The Cantabrian Antxoa

The antxoa is one of the blue fish par excellence. An extremely grateful product that allows you to work it in every way imaginable. Fried, papillote, battered or marinated, smoked and in vinaigrette, there are those who steam or grill them… In the end, you decide how far you want to get in the kitchen!

The anchovy or anchovy, of the family of the “Engraulidae”, reaches its moment of maximum splendor in the months of March to June. It’s easy to find them in fishmongers and market stalls and we get crazy”Put me half a mile! that tonight the fried ceno.” Rich in fatty acids and omega-3s help reduce cholesterol and triglyceride levels, they are also rich in vitamins B,D and E. What more can you ask for?

We find references to the use of anchovies throughout history and cultures. The Phoenicians began with the salting of this fish and the Greeks expanded this food throughout Europe. In Eastern cultures such as China or Vietnamese they make fish sauces, in Japan traditional dishes and in the westernmost countries we use them as ingredients of some pizza and even olive filling. Anchovy is global in all its aspects.

And here in the north, we usually eat them fried, in vinaigrette or brine, with a piece of bread and a nice glass of txacolí. Come on, get another ration! And let us not forget one of the best pintxos that humanity has been able to create; The Gilda.

In particular we are very fans of the antxoas that Bea prepares in the Basaras tavern in the Old Town of Bilbao, tasty and delicate with a puntita of Riojan joy and well bound in oil are the final colophon at the end of the day.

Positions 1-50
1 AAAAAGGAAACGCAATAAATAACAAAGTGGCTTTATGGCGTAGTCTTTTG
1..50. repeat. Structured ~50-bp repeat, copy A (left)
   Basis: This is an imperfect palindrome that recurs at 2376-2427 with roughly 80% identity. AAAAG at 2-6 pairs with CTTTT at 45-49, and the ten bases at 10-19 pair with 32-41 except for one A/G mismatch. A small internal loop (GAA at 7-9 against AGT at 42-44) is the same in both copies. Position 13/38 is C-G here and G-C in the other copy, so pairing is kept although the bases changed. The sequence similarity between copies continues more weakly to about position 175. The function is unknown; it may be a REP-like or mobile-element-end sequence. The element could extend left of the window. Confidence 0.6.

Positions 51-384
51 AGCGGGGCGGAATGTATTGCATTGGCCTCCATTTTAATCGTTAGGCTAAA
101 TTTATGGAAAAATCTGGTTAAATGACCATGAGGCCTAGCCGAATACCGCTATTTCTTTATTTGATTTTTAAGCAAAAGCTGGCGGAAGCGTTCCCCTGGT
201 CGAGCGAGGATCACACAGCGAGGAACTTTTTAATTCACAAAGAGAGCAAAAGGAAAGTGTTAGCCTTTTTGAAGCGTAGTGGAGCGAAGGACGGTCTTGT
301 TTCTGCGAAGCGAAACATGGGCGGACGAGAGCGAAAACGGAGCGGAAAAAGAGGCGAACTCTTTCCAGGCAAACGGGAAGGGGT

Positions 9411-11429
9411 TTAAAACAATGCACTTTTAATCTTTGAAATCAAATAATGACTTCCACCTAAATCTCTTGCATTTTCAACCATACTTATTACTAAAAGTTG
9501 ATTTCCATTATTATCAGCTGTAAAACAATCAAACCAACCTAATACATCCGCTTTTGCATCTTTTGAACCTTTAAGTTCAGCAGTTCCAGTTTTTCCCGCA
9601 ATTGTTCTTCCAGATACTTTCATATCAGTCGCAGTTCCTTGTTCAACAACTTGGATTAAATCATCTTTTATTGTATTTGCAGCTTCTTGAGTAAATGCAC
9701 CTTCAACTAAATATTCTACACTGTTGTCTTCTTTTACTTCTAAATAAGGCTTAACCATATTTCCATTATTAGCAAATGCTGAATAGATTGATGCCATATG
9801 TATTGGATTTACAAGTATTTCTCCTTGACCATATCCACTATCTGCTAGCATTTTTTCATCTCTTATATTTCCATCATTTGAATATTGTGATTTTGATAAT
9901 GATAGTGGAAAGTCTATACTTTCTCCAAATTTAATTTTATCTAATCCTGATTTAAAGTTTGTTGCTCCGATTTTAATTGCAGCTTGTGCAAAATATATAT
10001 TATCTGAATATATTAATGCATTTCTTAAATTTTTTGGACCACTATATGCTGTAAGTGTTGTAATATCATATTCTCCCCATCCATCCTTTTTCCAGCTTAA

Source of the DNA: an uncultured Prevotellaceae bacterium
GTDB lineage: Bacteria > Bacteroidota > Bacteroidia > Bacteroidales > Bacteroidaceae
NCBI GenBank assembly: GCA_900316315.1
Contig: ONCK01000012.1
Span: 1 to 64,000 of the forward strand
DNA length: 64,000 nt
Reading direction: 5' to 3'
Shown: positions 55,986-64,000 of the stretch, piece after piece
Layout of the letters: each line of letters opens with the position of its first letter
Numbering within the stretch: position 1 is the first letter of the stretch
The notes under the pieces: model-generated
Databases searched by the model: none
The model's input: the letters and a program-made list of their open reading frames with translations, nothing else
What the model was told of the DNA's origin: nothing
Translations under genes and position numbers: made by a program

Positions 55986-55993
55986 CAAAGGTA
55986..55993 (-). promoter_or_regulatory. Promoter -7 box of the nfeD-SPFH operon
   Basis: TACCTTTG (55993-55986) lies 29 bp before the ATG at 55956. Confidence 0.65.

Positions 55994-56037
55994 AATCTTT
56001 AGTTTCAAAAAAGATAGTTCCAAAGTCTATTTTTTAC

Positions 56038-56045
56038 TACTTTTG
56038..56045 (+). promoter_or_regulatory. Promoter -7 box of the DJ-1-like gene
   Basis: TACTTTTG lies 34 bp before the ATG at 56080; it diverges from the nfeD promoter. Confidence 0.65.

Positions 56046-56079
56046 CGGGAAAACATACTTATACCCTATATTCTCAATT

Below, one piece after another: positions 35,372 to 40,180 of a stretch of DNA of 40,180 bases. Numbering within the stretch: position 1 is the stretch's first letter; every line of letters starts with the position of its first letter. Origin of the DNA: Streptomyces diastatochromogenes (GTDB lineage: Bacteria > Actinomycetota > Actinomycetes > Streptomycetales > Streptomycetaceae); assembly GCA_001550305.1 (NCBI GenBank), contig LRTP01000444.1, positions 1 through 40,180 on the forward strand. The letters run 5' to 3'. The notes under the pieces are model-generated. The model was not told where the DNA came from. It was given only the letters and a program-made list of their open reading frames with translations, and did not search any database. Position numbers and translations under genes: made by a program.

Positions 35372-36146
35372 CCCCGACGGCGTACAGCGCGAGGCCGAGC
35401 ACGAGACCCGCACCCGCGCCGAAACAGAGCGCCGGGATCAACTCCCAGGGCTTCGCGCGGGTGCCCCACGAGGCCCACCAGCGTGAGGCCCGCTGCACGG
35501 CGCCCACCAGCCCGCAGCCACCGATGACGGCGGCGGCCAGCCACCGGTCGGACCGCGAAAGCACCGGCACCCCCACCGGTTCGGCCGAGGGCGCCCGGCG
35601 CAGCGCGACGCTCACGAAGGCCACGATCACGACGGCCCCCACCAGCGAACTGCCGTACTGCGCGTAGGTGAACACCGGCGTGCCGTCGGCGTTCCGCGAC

anchovy albarada tavern basaras baster bilbao

Basaras Tavern

We finish the post with a simple and easy-to-make recipe for you to come upstairs.

15 grams salt
1 water deciliter
1/2 litre apple cider vinegar
fresh anchovies (ours are from the Ribera market)
2 garlic
whole cayenne pepper.

To perform the classic marinade: Put the water and salt in a saucepan and bring to the boil. Remove from heat and once the water is warm mix with apple cider vinegar.

Clean the anchovies (remove guts, head and spine) pass them a splash of cold water and spread them into a well-ordered fountain with the skin down. Completely cover the antxoas with the marinade and let them macerate in the refrigerator for about an hour. After the time has elapsed, drain the liquid from the antxoas well and turn them over.

Put a frying pan on the heat with plenty of olive oil, pull a couple of chopped garlic cloves and a cayenne pepper. Let the oil cool and add the parsley, then bathe the anchovies with the refried and ready to serve! Mmm….

Vermouth “is back”
2 March, 2016Sa comment

Fashions come and go, and with the Vermouth the same thing has happened. Leaving, I don’t remember him leaving… but it is true that we now have a “boom” in the market and we can enjoy much more variety: bitters, sweets, citrus… As many flavors and nuances as different combinations of macerated herbs are used in their manufacture. It’s not like before, we only knew one, a famous Italian vermouth. And there is so much vermouth fever that we can find a wide variety of gadgets related to this world. From kits to create your own homemade vermouth, shirts inspired by the vermouths of BCN’s mythical Poble Sec neighborhood or books where they explain in more detail the theory and history of this drink with a touch of humor.


According to tradition, vermouth is a tonic and aperitive drink that is prepared with:



herbs, spices, flowers, roots, as varied bark


distilled alcohol

It also tells history that the modern vermouth was invented in a liqueur in Turin in 1786. We say the modern thing because there used to be similar drinks, and it was done by a 22-year-old named Antonio Benedetto Carpano. The last name may ring a bell, as there is a vermouth with this same name.